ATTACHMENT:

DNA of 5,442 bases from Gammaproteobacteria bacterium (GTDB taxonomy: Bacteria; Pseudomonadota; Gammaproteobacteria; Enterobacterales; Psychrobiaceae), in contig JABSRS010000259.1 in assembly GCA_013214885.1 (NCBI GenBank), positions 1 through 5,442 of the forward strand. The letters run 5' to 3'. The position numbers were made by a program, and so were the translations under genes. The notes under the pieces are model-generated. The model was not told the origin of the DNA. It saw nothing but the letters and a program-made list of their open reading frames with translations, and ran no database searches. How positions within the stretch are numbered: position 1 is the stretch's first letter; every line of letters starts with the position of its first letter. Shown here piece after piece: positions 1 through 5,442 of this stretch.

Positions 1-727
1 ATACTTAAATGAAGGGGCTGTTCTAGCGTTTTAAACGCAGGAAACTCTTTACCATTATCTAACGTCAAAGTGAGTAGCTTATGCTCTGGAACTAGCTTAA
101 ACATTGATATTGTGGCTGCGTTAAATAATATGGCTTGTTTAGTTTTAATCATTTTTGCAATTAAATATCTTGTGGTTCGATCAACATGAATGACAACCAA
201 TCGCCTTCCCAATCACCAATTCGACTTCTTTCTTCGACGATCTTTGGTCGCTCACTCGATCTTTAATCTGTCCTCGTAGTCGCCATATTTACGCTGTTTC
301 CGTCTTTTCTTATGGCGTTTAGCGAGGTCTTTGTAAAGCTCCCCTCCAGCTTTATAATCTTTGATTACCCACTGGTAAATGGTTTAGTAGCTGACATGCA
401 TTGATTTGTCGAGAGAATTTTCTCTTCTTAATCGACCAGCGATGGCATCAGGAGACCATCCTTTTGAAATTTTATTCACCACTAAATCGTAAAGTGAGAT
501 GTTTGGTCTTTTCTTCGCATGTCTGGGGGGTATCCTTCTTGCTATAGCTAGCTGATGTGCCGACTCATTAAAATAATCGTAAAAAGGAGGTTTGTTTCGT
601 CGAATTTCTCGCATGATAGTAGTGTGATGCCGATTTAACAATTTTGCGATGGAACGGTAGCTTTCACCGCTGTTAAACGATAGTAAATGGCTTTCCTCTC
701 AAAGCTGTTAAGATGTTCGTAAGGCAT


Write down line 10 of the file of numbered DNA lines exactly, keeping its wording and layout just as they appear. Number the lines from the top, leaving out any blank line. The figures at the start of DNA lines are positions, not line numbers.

701 AAAGCTGTTAAGATGTTCGTAAGGCAT